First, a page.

Hypercoasters are a small, but quickly growing, subsection of the rollercoaster world. The origins of the name are unclear, but the term 'hypercoaster' is used to refer to continuous-circuit roller coasters with a lift hill that exceeds 200 feet in height. The lift hill is always the tallest part of the coaster, with the exception of powered-launch coasters, where the car is shot from the boarding area without any sort of chain lift launch.
There are a handful of hypercoasters throughout the world. Below is a brief list of the more notable hypercoasters in the world.
The Magnum XL-200 at Cedar Point Park, Ohio, USA, is notable for being the first true hypercoaster. It was built by Arrow Dynamics in 1989, and still ranks as one of the top coasters in the world. Magnum features three tunnels and a unique pretzel-shaped turnaround.
Magnum has been eclipsed in size in its own park by Millennium Force, the first coaster to top 300 feet for a continuous circuit coaster. Designed and built by Intamin AG, it features a new elevator style of lift hill, as opposed to the typical chain lift.
Built by Giovanola, Goliath was for a short time the tallest continuous-circuit coaster in the world, standing at 235 feet with a 255 foot first drop into an underground tunnel. It was eclipsed three months later when Millennium Force opened. You can ride the Goliath at Six Flags Magic Mountain, Valencia, California, USA.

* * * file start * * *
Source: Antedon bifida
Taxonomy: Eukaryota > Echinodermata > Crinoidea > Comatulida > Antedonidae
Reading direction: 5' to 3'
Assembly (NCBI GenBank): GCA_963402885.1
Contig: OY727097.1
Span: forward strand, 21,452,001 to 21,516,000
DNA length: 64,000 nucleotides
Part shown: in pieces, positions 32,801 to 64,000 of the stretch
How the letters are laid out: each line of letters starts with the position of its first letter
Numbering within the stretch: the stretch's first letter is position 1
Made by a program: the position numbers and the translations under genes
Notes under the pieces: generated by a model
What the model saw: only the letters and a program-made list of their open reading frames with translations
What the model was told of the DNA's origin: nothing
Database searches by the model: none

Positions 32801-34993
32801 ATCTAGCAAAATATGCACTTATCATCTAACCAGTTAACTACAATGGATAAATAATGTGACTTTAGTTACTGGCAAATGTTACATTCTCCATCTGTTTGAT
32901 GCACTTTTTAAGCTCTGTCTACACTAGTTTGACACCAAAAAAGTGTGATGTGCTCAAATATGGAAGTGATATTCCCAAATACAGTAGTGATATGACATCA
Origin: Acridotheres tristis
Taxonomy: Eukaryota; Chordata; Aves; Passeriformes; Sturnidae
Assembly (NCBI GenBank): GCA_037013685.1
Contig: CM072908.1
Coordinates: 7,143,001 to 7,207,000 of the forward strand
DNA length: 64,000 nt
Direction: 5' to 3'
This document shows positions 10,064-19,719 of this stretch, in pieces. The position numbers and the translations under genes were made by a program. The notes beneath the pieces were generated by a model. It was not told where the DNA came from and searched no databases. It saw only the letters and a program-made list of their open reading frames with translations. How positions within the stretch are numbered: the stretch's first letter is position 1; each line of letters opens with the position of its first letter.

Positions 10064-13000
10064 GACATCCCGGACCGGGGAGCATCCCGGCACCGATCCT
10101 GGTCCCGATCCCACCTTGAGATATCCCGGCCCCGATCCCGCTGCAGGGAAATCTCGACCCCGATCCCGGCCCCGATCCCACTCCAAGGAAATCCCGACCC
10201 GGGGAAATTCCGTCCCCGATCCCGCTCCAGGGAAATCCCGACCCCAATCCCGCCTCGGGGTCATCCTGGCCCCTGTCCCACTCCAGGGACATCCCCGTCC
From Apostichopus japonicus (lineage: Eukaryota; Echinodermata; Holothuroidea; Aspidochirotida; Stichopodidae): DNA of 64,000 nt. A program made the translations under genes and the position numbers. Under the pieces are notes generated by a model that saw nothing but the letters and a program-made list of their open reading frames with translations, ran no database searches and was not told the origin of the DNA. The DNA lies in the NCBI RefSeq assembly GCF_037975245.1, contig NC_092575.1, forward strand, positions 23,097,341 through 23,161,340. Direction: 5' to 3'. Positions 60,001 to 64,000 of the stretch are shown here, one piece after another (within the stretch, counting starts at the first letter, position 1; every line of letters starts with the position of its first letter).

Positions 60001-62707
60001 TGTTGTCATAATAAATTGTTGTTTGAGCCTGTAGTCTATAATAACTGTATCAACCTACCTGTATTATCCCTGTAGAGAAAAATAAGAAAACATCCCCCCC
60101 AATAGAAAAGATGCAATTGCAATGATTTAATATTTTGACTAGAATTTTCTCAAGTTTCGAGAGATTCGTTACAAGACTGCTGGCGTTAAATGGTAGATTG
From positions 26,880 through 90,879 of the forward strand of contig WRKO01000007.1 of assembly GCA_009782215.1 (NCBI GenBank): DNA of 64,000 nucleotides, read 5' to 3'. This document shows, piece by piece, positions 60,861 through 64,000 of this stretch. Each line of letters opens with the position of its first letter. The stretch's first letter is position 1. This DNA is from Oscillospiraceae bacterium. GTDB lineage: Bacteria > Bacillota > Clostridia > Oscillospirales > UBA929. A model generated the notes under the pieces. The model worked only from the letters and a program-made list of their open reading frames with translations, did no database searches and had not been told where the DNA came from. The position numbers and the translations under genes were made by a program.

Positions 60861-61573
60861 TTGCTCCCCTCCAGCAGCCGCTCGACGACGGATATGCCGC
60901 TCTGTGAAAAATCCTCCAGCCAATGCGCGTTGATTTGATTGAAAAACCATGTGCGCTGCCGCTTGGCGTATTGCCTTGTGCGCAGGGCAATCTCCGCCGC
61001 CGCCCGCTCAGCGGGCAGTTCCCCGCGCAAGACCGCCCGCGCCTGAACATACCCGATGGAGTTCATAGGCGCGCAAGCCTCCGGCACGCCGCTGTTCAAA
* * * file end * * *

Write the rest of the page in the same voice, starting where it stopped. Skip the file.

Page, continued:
Steel Phantom was also built by Arrow Dynamics and has been running since 1991 at Kennywood Amusement Park just outside of Pittsburgh, Pennsylvania, USA. Steel Phantom is unique in that its second drop is down a hillside through the structure of another coaster. The second drop is long enough to classify Steel Phantom as a hypercoaster. Sadly, Steel Phantom was dismantled and replaced at the end of the park's 2000 season.
The Pepsi Max Big One
The Pepsi Max Big One is another Arrow coaster. The Big One features an incredible first drop that swoops to the right, after teasing you with a look at your seemingly imminent demise on the sandy beach at Blackpool. It is a wonderful ride and an engineering marvel. Blackpool Pleasure Beach, Lancashire, England is an amazingly compacted park, and the construction of this monster coaster among all the other rides is a tribute to the skills of the engineers involved.
Wild Thing is the first hypercoaster designed and built by DH Morgan Manufacturing. It snakes along County Road 101 in Shakopee, Minnesota, USA, assaulting the eye with its obtrusive lime green and pine green structure. Wild Thing caused major traffic problems during its construction, due to driver rubber-necking1.
There are, of course, other hypercoasters around the world, and more are being built every year. Eventually they will be nearly as commonplace as the typical corkscrew coasters that are found in almost all parks.